Monday, March 10, 2014
Writing from Geneva, Co-Editor Risa E. Kaufman, Executive Director, Columbia Law School Human Rights Institute, surveys new data that paints a devastating picture of lack of access to civil justice in the U.S. Then she spells out the challenge: how to translate international attention to this issue into progress at home.
by Risa E. Kaufman
In her post last week, Cindy Soohoo discussed the challenges of coordination for the 80-plus advocates who have converged in Geneva this week for the U.N. Human Rights Committee’s review of the U.S. for its compliance with the International Covenant on Civil and Political Rights (ICCPR). Another challenge for the U.S. advocates gathered in Geneva is figuring out what to do when they return. How do we translate success in Geneva into real change at home? It’s a challenge I am puzzling over as I work the halls of the U.N.’s Palais Wilson to talk about access to justice concerns in the U.S.
The just-released World Justice Project’s 2014 Rule of Law Index places the United States towards the bottom of the list of industrialized nations on access to justice, especially civil justice issues. The National Center for Access to Justice’s recently launched Justice Index provides a more detailed picture of the situation on the ground and across the country, at https://www.justiceindex.org/.
Mindful that the civil justice gap disproportionately harms racial minorities, immigrants and women, prior to this week’s in-person review, the U.N. Human Rights Committee asked the U.S. to provide information on what steps it’s taken to improve legal representation in civil proceedings for litigants belonging to racial, ethnic, and national minorities, and for victims of domestic violence.
This isn’t the first time that a human rights treaty body has questioned the United States’ record on access to justice. In 2008, the U.N. CERD Committee expressed concern over the disproportionate impact the civil justice gap has on vulnerable communities in the U.S. and recommended that it allocate sufficient resources to remedy the gap.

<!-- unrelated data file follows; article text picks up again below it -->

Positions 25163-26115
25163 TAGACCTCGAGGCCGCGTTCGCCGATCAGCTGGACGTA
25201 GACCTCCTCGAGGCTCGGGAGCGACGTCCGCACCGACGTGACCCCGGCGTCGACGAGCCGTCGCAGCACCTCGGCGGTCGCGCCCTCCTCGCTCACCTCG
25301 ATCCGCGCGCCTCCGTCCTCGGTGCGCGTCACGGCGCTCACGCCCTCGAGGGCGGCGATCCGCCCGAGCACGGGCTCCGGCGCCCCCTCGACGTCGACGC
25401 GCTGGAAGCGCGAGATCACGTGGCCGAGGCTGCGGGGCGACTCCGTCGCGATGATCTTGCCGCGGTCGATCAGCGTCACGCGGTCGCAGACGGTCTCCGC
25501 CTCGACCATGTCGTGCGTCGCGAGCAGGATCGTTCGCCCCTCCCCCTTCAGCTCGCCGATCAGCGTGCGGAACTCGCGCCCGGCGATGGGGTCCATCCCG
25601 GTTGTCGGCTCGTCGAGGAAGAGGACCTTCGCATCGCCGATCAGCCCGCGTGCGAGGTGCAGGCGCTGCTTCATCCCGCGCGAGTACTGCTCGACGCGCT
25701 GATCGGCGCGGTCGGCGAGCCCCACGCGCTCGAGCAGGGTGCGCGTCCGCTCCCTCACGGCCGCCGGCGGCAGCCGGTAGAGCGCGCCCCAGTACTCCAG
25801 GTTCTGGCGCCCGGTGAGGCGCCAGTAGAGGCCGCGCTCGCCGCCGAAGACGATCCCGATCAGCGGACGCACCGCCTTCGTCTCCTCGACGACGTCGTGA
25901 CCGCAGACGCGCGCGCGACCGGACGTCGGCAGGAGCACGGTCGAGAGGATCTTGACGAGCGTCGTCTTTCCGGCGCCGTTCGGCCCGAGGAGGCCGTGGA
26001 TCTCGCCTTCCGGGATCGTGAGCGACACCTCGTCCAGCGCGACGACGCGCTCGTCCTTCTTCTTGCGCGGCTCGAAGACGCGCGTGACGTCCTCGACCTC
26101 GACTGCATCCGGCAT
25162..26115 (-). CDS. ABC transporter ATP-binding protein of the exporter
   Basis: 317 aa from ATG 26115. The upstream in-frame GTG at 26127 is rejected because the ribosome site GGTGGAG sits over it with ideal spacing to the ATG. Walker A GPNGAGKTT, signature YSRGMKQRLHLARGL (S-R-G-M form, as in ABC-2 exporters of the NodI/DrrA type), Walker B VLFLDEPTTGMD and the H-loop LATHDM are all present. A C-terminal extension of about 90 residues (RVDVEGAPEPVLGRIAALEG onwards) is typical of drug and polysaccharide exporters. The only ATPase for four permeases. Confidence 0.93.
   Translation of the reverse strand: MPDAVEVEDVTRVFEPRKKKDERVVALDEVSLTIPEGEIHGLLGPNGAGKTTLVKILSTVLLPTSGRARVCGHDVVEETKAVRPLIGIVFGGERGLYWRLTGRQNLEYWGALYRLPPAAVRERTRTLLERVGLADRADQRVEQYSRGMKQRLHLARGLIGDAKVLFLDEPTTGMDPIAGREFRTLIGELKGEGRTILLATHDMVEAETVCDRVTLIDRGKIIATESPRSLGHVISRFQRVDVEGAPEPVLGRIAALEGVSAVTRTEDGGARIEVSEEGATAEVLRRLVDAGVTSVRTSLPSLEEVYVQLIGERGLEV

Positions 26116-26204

In response to the Human Rights Committee’s concerns over access to justice, the Obama administration is touting its 2010 Access to Justice Initiative, which works within the U.S. Department of Justice, across federal agencies, and with state and local justice systems to increase access to counsel and legal assistance in civil and criminal matters. I agree, the ATJI is a positive development. But let’s call it a promising start. There is much more that the federal government can and should do.
In preparation for this week’s review, a broad group of U.S. civil justice advocates submitted an Access to Justice shadow report to the U.N. Human Rights Committee, suggesting recommendations for the Committee to pose to the U.S. delegation. These include conducting research to analyze the impact of counsel in civil cases, identifying and disseminating state and local “best practices” to improve meaningful access to civil legal services, and supporting state-level efforts to establish a right to counsel in certain civil cases. In addition, the report urges the Committee to recommend that the U.S. ease restrictions and increase funding for the Legal Services Corp, and enact legislation establishing a right to counsel in federal civil cases implicating basic human needs, and a right to appointed counsel for detained immigrants facing deportation. The report was widely endorsed.
At the end of this month, the Committee will issue “concluding observations” from the review and recommendations to the U.S. government for ways in which it can improve compliance with the ICCPR. Should the Committee voice concern over the civil justice gap in the U.S. and adopt some of the recommendations in the Access to Justice shadow report, it will further develop the international record on the U.S.’s crisis in unmet civil legal needs. Next comes the CERD review, scheduled for August 2014. Groups are already gearing up to inform the CERD Committee of growing disparities in access to justice. And then comes the UPR in 2015.
This all builds momentum and brings critical attention to access to justice concerns. The trick, of course, is translating the recommendations from Geneva into progress on the issue back home. The charge for access to justice advocates is to turn what might read as “U.N. speak” into language that persuades state and federal legislators, judges and policy makers to stand by the U.S.’s international commitments to uphold civil and political rights, including access to justice for all. It’s the case for each issue that advocates are raising in Geneva this week, and the challenge for us all.